Mukteshvara means “Lord of Freedom”. The temple is dedicated to Lord Shiva. Located in the capital city Bhubaneswar, the Mukteshvara Temple is a regal monument that dates back to the 9th-10th century CE. Mukteswar temple is literally a dream realized in sandstone. The temple is said to be the structure, where sculpture and architecture are in synchronization with one another. The Mukteshvara Temple is the finest example of a perfect blend between sculpting and architecture.
The hills of Udayagiri and Khandagiri located on the outskirts of Odisha’s capital, Bhubaneswar, are historic remnants of India’s rich past. The hills house a number of caves, most of which have been carved out as residential blocks for Jain monks during the reign of King Kharavela of the Mahameghavahana dynasty. Not only are these caves testimony to the architectural genius of ancient India, they also bear messages of love, compassion, and religious tolerance.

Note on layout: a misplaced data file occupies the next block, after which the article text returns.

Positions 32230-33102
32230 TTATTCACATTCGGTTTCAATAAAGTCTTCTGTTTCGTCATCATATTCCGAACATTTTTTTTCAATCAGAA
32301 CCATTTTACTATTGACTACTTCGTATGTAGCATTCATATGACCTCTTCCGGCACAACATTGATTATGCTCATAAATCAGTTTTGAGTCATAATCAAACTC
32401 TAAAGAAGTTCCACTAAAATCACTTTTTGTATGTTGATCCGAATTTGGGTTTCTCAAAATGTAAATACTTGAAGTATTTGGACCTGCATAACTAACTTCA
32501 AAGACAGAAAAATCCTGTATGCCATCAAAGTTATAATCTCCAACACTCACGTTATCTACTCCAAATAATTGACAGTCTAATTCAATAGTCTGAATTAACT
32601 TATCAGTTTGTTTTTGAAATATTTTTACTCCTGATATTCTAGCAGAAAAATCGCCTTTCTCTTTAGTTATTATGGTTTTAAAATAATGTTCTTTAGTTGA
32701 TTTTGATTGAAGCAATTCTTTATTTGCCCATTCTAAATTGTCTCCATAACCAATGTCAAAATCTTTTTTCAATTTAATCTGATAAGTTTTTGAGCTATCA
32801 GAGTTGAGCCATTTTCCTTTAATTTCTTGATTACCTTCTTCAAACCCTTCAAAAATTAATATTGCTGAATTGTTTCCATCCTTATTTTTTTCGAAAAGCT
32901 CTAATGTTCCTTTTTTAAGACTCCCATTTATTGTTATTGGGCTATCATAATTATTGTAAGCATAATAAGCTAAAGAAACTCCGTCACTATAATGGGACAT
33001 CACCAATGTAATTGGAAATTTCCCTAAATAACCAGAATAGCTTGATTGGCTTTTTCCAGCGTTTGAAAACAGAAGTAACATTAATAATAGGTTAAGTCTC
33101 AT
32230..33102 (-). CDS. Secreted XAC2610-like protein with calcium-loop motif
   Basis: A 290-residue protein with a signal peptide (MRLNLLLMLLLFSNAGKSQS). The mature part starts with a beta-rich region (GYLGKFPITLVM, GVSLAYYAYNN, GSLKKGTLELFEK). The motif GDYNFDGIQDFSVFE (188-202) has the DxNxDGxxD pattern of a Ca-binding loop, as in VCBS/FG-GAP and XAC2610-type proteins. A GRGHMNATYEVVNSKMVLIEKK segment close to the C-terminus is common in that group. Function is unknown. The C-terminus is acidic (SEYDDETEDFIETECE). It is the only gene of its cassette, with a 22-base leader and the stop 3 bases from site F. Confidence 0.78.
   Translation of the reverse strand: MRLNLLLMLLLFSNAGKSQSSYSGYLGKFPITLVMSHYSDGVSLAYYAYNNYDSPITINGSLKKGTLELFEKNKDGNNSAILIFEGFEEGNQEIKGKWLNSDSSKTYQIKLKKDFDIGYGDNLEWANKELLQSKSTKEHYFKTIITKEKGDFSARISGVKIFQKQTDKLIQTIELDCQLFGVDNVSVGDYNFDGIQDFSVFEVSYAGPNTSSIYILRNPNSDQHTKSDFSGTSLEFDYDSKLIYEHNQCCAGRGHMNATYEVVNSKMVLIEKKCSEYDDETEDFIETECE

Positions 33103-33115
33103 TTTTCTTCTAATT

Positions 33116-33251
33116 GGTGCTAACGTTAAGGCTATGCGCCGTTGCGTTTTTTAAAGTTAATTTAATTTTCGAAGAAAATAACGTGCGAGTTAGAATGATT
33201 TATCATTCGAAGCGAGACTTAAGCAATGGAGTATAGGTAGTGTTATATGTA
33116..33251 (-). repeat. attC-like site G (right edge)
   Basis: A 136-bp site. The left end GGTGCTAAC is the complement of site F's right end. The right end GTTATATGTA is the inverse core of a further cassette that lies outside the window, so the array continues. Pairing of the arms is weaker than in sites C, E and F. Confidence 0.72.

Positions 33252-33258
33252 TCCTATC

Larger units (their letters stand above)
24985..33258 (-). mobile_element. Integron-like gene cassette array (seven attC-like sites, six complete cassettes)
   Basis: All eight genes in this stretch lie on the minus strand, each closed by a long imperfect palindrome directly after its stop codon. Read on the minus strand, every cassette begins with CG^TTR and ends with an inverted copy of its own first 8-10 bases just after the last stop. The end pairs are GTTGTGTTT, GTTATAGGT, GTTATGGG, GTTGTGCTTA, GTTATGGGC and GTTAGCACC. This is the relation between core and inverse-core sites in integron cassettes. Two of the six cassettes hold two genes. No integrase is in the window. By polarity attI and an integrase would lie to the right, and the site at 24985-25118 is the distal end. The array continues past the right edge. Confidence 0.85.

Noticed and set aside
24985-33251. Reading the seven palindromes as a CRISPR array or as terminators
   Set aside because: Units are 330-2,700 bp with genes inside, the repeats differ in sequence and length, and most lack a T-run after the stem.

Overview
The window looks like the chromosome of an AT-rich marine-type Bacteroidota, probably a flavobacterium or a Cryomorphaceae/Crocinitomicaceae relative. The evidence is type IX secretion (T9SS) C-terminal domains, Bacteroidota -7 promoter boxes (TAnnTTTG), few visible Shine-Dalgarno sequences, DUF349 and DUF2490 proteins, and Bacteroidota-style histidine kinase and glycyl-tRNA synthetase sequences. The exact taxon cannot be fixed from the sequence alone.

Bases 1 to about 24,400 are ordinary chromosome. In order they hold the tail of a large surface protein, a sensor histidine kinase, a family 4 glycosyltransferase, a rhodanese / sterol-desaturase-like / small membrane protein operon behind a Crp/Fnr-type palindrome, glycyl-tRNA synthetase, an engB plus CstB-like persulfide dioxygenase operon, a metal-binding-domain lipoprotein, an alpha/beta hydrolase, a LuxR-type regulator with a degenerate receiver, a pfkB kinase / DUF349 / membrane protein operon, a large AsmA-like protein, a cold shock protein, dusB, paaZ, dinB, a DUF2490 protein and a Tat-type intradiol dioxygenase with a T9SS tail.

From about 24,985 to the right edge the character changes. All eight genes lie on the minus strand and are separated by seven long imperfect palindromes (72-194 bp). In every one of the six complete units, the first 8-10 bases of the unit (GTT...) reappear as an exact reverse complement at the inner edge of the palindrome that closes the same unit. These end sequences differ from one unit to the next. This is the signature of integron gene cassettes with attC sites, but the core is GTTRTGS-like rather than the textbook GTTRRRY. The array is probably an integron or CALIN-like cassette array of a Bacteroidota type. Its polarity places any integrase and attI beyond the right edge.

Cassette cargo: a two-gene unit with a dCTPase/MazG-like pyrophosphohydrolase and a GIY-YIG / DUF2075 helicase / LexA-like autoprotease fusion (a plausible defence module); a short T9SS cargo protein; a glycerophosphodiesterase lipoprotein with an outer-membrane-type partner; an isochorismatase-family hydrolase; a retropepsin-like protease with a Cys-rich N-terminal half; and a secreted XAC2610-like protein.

Gopalpur is the perfect place for holidays. During the days of Kalingas, this place was known as the port of Paloura from which traders sailed as far as Java, Bali and Sumatra and piled up wealth dealing in silk and pearl. Later Gopalpur regained its importance to maritime trade during British colonial rule. It was a transit point to export sugar and cheap labourers for the tea gardens of Assam in north-eastern India. Today it survives on fishing as its main industry, and a pristine beach with unforgettable views of the sunrise.
On the shores of the Bay of Bengal, bathed in the rays of the rising sun, the temple at Konarak is a monumental representation of the sun god Surya's chariot; its 24 wheels are decorated with symbolic designs and it is led by a team of six horses. Built in the 13th century, it is one of India's most famous Hindu sanctuaries. The temple is attributed to king Narasimhadeva I of the Eastern Ganga Dynasty about 1250 CE.